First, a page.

Monday Mornings with Madison


Most companies typically deliver a product or service to people or other companies. At the same time, most companies hire vendors to provide them with products and services. For example, a doctor provides medical advice and assistance to people concerning their health. That doctor is delivering a service. Likewise, that doctor probably also employs vendors, such as a lab to process bloodwork or an accountant to handle their tax issues. In those instances, the doctor is the client and the lab and accountants are vendors providing a service. In those contexts, ‘service’ is used as a noun meaning the work performed by the company. Most of us are, at once, both vendors and clients.

However, as either a vendor or client, we are also servicing and being serviced by others. In that context, service is used as a verb, meaning to be helpful or useful. Companies constantly tout their ‘excellent service’, whether it is in the delivery of a product or service. Yet, service is often the most overused, abused and elusive part of business. Even in tough times, businesses continually over-promise and under-deliver quality products and services.

What is the appropriate course of action to take when a vendor delivers a poor product or service? What do you say when a printer delivers a brochure in which the colors are muddy, even though the proof was fine? What do you do when a package that positively absolutely had to be there on time is late or, worse yet, lost forever? We’re not talking about a vendor who has an employee with a bad attitude. What recourse do you have when the actual product or service is so poor, it affects business? It all depends on what type of product or service it is, how much it impacts your business and what that vendor’s track record is. Here are some steps to take when addressing a vendor who is missing the mark.

Step 1: Identify your goal

1. Problem with a Product
If the issue is with a new product that is replaceable, then that should be the goal. However, if the product is not brand new or it is an item that cannot be replaced, then the goal should be to get a partial refund, have it repaired free of charge or have them provide an adequate substitute. For example, if the item purchased is a copy machine and the machine was purchased a week ago and has broken five times in five days, the goal should be to have it replaced. If the copier, however, was purchased three months ago and has needed repair repeatedly since purchased, the goal should be to have the vendor repair it at no cost and provide the company with a partial credit to compensate for lost productivity.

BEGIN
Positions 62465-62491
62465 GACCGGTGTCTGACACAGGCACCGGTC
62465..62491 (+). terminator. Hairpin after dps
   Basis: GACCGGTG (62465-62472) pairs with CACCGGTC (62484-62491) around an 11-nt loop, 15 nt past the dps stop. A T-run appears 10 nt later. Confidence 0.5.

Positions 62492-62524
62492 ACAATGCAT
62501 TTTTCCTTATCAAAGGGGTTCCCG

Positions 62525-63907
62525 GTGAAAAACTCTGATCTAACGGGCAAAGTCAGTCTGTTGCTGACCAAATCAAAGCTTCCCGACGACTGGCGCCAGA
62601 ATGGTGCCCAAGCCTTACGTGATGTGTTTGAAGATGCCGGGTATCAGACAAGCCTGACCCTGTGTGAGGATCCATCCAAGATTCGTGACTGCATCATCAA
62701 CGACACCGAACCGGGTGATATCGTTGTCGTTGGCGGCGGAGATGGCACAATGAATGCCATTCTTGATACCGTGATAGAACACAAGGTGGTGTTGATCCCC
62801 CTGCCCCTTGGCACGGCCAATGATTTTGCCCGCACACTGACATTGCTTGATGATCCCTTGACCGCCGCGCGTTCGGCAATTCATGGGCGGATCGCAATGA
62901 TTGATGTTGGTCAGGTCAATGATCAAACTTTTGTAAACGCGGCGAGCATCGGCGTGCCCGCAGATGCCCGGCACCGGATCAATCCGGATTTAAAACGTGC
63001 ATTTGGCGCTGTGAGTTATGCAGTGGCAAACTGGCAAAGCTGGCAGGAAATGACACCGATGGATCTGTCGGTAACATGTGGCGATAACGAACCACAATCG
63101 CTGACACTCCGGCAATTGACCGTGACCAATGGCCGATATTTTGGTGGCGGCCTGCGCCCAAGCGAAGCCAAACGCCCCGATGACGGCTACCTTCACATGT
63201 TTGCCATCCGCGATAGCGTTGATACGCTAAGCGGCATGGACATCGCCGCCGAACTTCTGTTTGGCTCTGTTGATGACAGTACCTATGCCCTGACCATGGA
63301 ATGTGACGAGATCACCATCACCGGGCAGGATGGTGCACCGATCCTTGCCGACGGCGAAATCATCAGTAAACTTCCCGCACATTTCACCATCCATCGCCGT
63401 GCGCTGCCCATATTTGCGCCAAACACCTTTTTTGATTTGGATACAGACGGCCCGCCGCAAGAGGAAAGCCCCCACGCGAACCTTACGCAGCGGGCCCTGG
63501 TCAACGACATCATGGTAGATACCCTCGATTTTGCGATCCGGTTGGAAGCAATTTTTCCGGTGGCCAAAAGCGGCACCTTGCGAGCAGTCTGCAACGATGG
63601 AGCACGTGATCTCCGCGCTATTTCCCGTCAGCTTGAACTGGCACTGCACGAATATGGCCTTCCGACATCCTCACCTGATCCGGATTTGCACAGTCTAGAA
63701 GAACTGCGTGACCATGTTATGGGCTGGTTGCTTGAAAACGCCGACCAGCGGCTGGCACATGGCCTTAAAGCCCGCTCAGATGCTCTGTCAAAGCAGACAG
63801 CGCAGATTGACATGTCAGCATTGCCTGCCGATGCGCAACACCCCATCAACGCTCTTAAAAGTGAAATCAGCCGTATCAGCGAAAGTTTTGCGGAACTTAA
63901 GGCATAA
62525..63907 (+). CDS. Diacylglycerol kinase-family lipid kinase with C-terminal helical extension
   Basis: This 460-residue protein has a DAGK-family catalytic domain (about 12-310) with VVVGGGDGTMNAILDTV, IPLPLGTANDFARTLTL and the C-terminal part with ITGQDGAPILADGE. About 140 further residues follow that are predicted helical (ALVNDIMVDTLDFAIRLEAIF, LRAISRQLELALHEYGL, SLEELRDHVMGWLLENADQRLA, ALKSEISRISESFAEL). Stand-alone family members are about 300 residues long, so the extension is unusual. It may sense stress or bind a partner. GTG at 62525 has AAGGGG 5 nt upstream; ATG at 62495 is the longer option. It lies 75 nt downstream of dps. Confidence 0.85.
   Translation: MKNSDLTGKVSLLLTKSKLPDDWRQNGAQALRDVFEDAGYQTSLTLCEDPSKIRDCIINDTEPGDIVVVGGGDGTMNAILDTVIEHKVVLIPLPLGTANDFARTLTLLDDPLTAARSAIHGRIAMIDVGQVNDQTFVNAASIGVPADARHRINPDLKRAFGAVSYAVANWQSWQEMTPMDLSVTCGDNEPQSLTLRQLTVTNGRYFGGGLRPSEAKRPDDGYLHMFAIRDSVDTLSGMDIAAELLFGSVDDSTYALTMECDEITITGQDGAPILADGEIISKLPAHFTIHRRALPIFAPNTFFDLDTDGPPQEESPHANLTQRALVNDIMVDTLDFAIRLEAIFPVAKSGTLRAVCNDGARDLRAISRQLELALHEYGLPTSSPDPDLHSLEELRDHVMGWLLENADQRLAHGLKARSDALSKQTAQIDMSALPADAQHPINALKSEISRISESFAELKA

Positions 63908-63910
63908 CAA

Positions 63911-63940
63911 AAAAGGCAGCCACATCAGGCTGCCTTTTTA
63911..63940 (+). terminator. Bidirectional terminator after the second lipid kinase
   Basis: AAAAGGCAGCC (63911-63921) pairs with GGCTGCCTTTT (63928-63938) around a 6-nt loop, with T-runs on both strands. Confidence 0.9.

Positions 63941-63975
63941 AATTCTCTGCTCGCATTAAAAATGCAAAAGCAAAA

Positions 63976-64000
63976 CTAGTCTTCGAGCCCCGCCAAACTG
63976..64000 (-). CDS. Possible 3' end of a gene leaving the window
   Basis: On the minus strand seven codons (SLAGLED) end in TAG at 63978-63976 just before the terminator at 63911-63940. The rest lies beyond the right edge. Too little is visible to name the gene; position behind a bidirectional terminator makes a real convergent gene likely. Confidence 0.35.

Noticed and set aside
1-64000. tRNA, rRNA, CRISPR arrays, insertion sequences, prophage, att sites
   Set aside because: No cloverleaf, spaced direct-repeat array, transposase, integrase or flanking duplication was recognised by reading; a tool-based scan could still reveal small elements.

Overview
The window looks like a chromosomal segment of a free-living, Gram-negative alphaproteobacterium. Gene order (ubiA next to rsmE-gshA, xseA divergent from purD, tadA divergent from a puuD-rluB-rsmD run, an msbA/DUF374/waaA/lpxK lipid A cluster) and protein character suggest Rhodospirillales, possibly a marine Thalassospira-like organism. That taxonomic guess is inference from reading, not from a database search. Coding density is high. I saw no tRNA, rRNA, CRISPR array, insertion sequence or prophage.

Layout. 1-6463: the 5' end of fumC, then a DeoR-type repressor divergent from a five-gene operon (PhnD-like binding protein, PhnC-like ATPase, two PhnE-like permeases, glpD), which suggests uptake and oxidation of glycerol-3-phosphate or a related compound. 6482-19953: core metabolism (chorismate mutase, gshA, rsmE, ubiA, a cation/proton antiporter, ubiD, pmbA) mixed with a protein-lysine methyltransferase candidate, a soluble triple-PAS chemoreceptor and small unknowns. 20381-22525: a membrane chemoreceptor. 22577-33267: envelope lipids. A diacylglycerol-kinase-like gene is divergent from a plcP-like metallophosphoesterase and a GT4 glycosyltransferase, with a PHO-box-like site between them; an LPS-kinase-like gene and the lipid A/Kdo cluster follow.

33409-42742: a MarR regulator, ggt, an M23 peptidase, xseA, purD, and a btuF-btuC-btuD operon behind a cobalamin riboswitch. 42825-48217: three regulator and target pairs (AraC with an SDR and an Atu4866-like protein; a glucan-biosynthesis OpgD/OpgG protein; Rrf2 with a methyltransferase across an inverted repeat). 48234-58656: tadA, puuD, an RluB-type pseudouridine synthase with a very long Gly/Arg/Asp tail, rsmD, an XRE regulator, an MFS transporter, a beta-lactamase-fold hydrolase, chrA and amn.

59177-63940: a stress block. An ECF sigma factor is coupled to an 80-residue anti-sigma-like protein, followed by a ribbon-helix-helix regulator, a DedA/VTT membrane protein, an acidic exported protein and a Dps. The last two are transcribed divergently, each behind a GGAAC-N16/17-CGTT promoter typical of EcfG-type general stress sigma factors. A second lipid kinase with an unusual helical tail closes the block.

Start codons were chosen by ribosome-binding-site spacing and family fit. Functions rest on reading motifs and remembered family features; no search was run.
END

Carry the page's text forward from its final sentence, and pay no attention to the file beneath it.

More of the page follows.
2. Problem with a Service
If the issue is with a service, then it will depend on whether the service was provided as part of a contract and, if so, what that contract specified. For example, if the service was for a Realtor to sell a property, then listing agreement should have specified what steps the Realtor would take to market the property and earn the commission. If the contract was not honored, then the goal should be to have the agreement terminated. If the service is for cable television and the cable service was down for six days due to problems with cable company’s lines, then the goal is to get a credit for those days without service.

Regardless of whether it is a product or service, it is important to have a goal in mind that will satisfactorily resolve the issue.

Step 2: Discuss the problem and request a solution

It is essential to get results from every vendor. In order to get a resolution to a product or service problem, the next step is to have a concise discussion that explains the problem you had with the service or product. A business cannot be aware of your concerns unless you share them. Start at the point of contact. Ask to speak to a manager. It is not necessary to try to reach a resolution with an employee.

The purpose of the dialogue with the manager is to get adequate remediation for the problem and get better service in the future. State the problem including whatever inconvenience it may have caused. It is important, however, not to get angry or be hostile during this conversation. Being the ‘angry customer’ seldom produces the most favorable outcome. Fully express your concerns to management and find out what actions will be taken to rectify the situation. It is, however, okay to be reasonably unreasonable. What does that mean? If your goal is get a discount, realize that there are ranges of acceptable discounts so there is reasonably unreasonable and then just plain unreasonable. You might want a discount greater than 50 percent whereas a company might be willing to provide a discount lesser than 30 percent. The goal is to achieve the maximum discount, even after you are offered lower ones, but without asking for too much.